It is becoming increasingly clear that combinations of different delivery routes for priming and boosting represent vaccination strategies that can modulate not only localization and magnitude but also the type of immune responses elicited including long lasting memory responses (31, 40, 50, 51). In the current study, we demonstrate that similar to the PB immunization protocol, simultaneous use of the SC and IN immunization routes elicits high T cell and IgA/IgG1 responses in serum and the lung, which disseminates further to the GT. This was in contrast to SC immunization, which results in strong IgG1 but not IgA responses. For IN vaccination, we only found minor mucosal and peripheral IgG1 and IgA responses, which is consistent with previous findings using CAF01 as adjuvant (31, 50), suggesting that CAF01 is not an optimal mucosal adjuvant. Consequently, the high IgA response found in SIM-immunized mice most likely is a result of the strong peripheral T cell response being pulled into the airways. Here, these cognate T cells can participate in linked interactions with Ag-specific B and induce IgA responses (15, 17). The presence of Chlamydia-specific Abs in the GT following SIM immunization is highly relevant with regard to the ongoing debate on the impact of Abs toward C.t. infection (3, 21, 62). We previously demonstrated that Hirep1 adjuvanted with CAF01 resulted in neutralizing Abs (3, 52), which play a critical role in controlling infection. Thus, adoptive transfer of serum Abs facilitated significant early control of the infection (3). In support of this, we found that parenteral priming of minipigs followed by IN boosting using CAF01-adjuvanted Hirep1/CTH93 elicited vaginal SIgA, which accelerated C.t. clearance compared to parenteral immunization (26). However, the relative role of vaginal IgA involved in protection against C.t. is unclear and must be balanced against the contribution of neutralizing IgG. This is exemplified by a parallel study in minipigs that were primed intramuscularly without mucosal boost, which suggested protection even without IgA, if the IgG titers are sufficiently high (33). Because of that, characterizing the vaginal IgA responses generated by the SIM immunization strategy was of particular interest. We found that following vaccination, B220+ B cells and IgA+ memory B cells localized in the lung parenchyma and importantly also spread to the GT. It should be noted that these data are limited in power since we had to pool samples from multiple mice to obtain enough cells for analysis. However, this finding is in line with several previous studies describing a close link between GT and the upper airways (3, 26, 31, 38, 39, 48, 49). Following infection we measured vaccine-specific IgA-secreting cells in the GT 7 days p.i. in the SIM-vaccinated group. Whether these local IgA plasma cells originate from lung-derived memory B cells that migrate immediately after nasal immunization or from systemic memory pool is subject to further work. The SIM vaccination strategy induces slightly stronger or similar peripheral Th17 and Th1 responses compared to SC immunization. However, important differences are found in the selective homing of T cells to the lungs tissue in the SIM-vaccinated animals, which is in agreement with a recent study of Ciabattini et al. They found that parenteral priming elicits high peripheral T cell responses, which respond strongly to nasal CAF01 boosting both in the periphery and mucosa (50). They also found that nasal T cell priming is poorly responsive to parenteral boosting (50). In parallel, they showed that the route used for boosting has great impact on the local effector responses, i.e., nasal priming followed by nasal boosting, but not parenteral boosting, enhances the IgA response (40, 50). It was, therefore, of most interest to find that simultaneous use of the parenteral and mucosal routes directed strong systemic and mucosal T cell and IgA responses.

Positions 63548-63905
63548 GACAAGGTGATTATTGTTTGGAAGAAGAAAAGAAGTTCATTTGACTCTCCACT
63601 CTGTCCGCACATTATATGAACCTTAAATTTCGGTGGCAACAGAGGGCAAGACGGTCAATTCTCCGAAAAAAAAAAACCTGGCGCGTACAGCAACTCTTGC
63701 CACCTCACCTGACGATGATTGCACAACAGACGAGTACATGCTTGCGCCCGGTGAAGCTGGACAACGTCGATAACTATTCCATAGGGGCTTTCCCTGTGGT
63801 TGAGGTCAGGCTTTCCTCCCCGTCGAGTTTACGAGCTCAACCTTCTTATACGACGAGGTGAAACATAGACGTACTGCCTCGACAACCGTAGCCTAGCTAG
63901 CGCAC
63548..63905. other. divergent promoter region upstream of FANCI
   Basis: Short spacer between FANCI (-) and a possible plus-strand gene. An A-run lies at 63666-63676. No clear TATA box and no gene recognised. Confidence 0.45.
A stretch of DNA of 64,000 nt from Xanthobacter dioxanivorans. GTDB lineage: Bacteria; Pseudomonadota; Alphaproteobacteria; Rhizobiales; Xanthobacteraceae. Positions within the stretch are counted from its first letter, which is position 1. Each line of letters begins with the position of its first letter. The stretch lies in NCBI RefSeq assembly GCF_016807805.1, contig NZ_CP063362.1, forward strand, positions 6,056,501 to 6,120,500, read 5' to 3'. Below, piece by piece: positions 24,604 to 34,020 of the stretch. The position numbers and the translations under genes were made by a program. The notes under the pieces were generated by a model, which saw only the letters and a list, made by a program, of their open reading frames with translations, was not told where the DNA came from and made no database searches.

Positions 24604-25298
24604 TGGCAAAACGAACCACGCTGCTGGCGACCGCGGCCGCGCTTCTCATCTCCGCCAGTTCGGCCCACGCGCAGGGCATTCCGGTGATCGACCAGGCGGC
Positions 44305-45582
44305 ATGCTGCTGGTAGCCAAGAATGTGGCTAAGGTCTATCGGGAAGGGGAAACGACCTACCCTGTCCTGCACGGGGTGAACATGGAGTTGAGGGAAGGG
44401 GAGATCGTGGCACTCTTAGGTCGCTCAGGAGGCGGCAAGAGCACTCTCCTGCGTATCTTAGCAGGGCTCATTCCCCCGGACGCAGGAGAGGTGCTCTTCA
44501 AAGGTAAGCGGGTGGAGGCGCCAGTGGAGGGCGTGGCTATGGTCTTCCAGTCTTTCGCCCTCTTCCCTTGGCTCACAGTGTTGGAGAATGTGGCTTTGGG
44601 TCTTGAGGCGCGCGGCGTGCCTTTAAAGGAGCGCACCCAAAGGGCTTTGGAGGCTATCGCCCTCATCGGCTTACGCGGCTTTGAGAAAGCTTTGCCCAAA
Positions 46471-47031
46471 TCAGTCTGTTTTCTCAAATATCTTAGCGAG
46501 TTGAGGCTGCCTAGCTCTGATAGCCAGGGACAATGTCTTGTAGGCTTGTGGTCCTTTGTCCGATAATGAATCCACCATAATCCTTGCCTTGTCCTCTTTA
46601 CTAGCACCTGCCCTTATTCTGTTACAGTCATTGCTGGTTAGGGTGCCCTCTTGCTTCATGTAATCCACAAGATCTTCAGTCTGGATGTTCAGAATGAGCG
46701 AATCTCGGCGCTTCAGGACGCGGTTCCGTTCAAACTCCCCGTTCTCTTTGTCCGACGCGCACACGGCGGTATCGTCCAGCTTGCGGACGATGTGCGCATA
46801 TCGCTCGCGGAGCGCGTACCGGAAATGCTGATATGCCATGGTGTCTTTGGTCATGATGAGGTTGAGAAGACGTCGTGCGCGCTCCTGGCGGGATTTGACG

To our surprise, we found that SC- and SIM-vaccinated mice were equally well protected. There can be several reasons for that. As outlined above, the impact of IgA in the GT might be masked by the contribution of high tittered neutralizing IgG responses. In support of this, we found similar levels of in vitro neutralizing capacity in sera from SIM- and SC-immunized mice (3). The very modest numbers of tissues resident T cells following immunization in SIM vs. SC groups are probably outnumbered by the strong peripheral T cell responses induced by both SC and SIM immunization, which is rapidly recruited (day 2–3 p.i.) into the GT following C.t. infection. Nonetheless, the SIM protocol might have a more pronounced impact if you wait longer after vaccination, when peripheral Ab responses have diminished. By that time, the presence of local plasma and memory B cells may play a critical role in controlling C.t. infections. Furthermore, in circumstances where C.t. would ascend to the upper GT with the risk of causing pathology, IgA might be particularly relevant as IgA was found in higher amount in the human cervical mucus (upper GT) compared to the cervicovaginal mucus (lower GT), and thus might be essential in preventing bacterial spreading to the fallopian tubes (22). Likewise, when peripheral T cell responses has diminished longer after immunization, even low TRM responses might be relevant as a first wave of Chlamydia-specific T cells, as demonstrated by Stary et al. (36). In conclusion, we identify a novel vaccination strategy for Chlamydia vaccines. Simultaneous parenteral and nasal immunizations protect mice from C.t. infection. SIM induces strong circulating and mucosal Chlamydia-specific Th1/Th17 cell and Ab responses and, in contrast to systemic PB, includes a significant IgA response in the GT following vaginal challenge. This strategy is important for future vaccine schemes as heterologous immunizations given simultaneously will reduce the number of immunization visits, which is critical for vaccine compliance and, therefore, overall efficacy at the population level.